Naum Gabo

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Gabo, Naum

(noum gä`bō), 1890–1977, Russian sculptor, architect, theorist, and teacher, brother of Antoine PevsnerPevsner, Antoine
, 1886–1962, Russian sculptor and painter. He was influenced by cubism while in Paris in 1911 and 1913. During World War I he was in Norway with his brother Naum Gabo. They returned to Moscow after the Russian Revolution.
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. Gabo lived in Munich and Norway until the end of the revolution, when he returned to Russia. With Pevsner he wrote the Realist Manifesto (1920), which proposed that new concepts of time and space be incorporated into works of art and that dynamic form replace static mass. His sculptural experiments with constructivismconstructivism,
Russian art movement founded c.1913 by Vladimir Tatlin, related to the movement known as suprematism. After 1916 the brothers Naum Gabo and Antoine Pevsner gave new impetus to Tatlin's art of purely abstract (although politically intended) constructions.
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, a movement he helped found, were often transparent, geometrical abstractions composed of plastics and other materials. Gabo's art conflicted with Soviet art directives. In 1922 he left Moscow for Berlin where he taught at the BauhausBauhaus
, artists' collective and school of art and architecture in Germany (1919–33). The Bauhaus revolutionized art training by combining the teaching of classic arts with the study of crafts.
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, later moving to England and then to the United States. In 1957 he executed a huge public monument in Rotterdam.


See his Gabo (1957) and Of Divers Arts (1962); study by R. Olson and A. Chanin (1948).

Gabo, Naum (b. Neemia Pevsner)

(1890–1977) sculptor; born in Bryansk, Russia. He studied medicine, engineering, and art in Munich (1910–14), then changed his name to distinguish himself from his artist brother, Antoine Pevsner. He and his brother created theories of spatial sculpture in Scandinavia during World War I and published the Realist Manifesto (1920). Naum lived in Berlin (1922–32), Paris (1932–35), and London (1939–46) before settling in Connecticut (1946). He was noted for his constructed sculptures, such as Linear Construction (1943).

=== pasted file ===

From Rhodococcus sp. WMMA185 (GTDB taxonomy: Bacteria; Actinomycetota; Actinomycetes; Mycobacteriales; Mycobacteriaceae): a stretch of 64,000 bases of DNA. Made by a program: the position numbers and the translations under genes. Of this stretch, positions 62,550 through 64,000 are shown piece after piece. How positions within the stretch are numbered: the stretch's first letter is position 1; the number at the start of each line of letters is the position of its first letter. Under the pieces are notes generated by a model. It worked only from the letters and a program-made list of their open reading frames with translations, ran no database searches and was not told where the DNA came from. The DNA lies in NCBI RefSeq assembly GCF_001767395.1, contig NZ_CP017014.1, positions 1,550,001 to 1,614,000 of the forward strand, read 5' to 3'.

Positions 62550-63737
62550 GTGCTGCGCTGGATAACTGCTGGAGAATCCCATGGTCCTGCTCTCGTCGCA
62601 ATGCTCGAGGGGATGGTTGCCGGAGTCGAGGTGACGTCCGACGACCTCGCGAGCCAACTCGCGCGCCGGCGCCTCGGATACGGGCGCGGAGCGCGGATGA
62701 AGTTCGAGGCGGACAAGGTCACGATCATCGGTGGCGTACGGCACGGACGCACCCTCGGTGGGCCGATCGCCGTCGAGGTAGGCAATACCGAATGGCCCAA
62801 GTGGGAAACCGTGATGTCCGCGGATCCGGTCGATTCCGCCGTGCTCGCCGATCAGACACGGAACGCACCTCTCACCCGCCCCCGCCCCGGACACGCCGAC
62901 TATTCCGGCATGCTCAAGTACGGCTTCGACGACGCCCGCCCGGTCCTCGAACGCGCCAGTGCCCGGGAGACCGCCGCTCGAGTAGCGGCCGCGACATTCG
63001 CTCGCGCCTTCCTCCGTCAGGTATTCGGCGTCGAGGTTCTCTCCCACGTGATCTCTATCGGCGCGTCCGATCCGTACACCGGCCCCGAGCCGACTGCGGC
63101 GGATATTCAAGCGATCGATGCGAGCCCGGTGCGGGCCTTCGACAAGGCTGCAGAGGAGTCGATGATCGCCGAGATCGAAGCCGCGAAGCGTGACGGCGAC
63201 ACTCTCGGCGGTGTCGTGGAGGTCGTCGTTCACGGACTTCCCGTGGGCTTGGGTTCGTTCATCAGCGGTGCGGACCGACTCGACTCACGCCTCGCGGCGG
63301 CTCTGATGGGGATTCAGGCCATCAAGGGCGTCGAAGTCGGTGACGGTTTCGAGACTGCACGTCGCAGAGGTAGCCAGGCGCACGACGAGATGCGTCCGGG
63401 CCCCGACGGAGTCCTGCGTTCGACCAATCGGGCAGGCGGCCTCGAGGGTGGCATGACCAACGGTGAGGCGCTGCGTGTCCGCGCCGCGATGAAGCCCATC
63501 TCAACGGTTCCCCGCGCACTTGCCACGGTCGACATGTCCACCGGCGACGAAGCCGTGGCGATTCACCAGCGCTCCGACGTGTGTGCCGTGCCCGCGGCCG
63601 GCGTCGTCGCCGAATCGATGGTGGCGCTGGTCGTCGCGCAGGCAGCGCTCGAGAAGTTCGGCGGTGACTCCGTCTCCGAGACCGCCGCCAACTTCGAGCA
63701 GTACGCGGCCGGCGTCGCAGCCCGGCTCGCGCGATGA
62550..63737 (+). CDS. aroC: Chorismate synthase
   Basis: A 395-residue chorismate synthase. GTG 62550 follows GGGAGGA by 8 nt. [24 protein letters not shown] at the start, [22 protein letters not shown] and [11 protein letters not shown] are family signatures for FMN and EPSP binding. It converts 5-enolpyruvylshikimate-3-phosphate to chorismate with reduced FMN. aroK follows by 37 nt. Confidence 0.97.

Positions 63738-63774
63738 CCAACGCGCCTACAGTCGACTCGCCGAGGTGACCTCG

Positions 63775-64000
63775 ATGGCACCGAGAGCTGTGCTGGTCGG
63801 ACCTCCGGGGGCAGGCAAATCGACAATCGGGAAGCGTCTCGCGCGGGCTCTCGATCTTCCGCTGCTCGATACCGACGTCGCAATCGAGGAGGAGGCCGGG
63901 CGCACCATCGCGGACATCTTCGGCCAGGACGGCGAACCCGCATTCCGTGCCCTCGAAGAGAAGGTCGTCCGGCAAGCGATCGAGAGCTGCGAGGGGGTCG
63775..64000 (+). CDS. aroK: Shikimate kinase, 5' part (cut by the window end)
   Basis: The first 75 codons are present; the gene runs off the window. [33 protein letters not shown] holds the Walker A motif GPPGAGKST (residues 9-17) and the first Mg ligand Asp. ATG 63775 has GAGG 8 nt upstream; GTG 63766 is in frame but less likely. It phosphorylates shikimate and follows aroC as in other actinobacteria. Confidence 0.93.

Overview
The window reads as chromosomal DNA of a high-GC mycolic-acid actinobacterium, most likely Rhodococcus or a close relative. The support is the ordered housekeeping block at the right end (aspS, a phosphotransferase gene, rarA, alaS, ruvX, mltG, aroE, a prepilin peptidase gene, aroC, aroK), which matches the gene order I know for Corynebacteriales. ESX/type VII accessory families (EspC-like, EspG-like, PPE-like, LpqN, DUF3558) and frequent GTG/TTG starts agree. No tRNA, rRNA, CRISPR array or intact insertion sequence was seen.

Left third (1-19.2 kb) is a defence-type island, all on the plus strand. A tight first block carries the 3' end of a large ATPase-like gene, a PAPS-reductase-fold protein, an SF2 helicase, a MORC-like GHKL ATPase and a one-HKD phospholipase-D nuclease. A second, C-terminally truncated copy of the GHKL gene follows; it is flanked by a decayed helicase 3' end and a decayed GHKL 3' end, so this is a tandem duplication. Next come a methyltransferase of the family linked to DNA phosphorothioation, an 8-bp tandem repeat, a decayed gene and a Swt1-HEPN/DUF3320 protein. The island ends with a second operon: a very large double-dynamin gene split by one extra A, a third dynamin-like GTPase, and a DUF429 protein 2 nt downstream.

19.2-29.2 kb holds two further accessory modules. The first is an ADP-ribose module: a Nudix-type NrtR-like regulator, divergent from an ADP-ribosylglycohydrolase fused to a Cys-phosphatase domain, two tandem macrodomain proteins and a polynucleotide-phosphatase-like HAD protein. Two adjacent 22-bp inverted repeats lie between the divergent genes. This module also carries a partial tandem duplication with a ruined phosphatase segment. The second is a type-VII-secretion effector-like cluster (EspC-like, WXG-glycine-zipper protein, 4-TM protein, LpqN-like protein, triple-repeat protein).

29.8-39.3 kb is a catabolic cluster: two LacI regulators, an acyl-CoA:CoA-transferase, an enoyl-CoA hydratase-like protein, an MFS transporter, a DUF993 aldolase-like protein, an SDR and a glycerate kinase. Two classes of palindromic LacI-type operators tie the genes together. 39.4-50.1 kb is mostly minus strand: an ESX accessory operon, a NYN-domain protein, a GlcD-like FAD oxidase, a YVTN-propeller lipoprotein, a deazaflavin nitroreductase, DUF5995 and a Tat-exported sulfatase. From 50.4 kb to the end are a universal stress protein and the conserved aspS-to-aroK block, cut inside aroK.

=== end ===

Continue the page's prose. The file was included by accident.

References in periodicals archive ?
At the time of her death in 1 994, Gego was respected as a sculptor in Latin America but uncelebrated elsewhere, despite a stint in the early '60s when she was represented by the Betty Parsons Gallery in New York and hobnobbed with Naum Gabo and Josef and Anni Albers.
The layering of the glaze defines a pattern of rectangles and stripes as controlled and refined as any relief by Ben Nicholson or Naum Gabo.
We viewed sculptures by David Smith, Naum Gabo, Bernard Rosenthal, Richard Stankiewicz, Jasper Johns, Leo Castelli, and Nancy Graves.
It is good to invoke Naum Gabo as a possible two-party candidate, but it would have been better to spend Uitz space on the Jewish sculptor's overlooked appeal to the icon in his Of Divers Arts (1959).
As the design developed, Calatrava drew inspiration from the linear sculptural constructions of Naum Gabo and the spatial experiments of Antoine Pevsner.
Naum Gabo, the Russian theorist of the Constructivist movement, wrote, "We call ourselves constructors.
Noteworthy in the sprawling 'Building a Collection' section were works by Ilya Bolotowsky, Burgoyne Diller, Suzanne Duchamp, Max Ernst, Naum Gabo, Arshile Gorky, Stefi Kiesler (amazing works produced using a typewriter), Malevich's Knife G of 1912-13, Mondrian, Sophie Tauber-Arp and more.
232: The Whole World + the Work = the Whole World, 2000): The yellow-brick-road pathway of Andre's metal floor tiles leads to a Naum Gabo construction of the early decades of the twentieth century and a miscellany of abstract painting and sculpture.
Finally, it became clear that the tale of an avant-garde modernist movement harshly repressed by the state was too simple (even if partially true), and that the informers, such as Naum Gabo, on whose testimony this tale had been built were far from the insiders they had professed to be.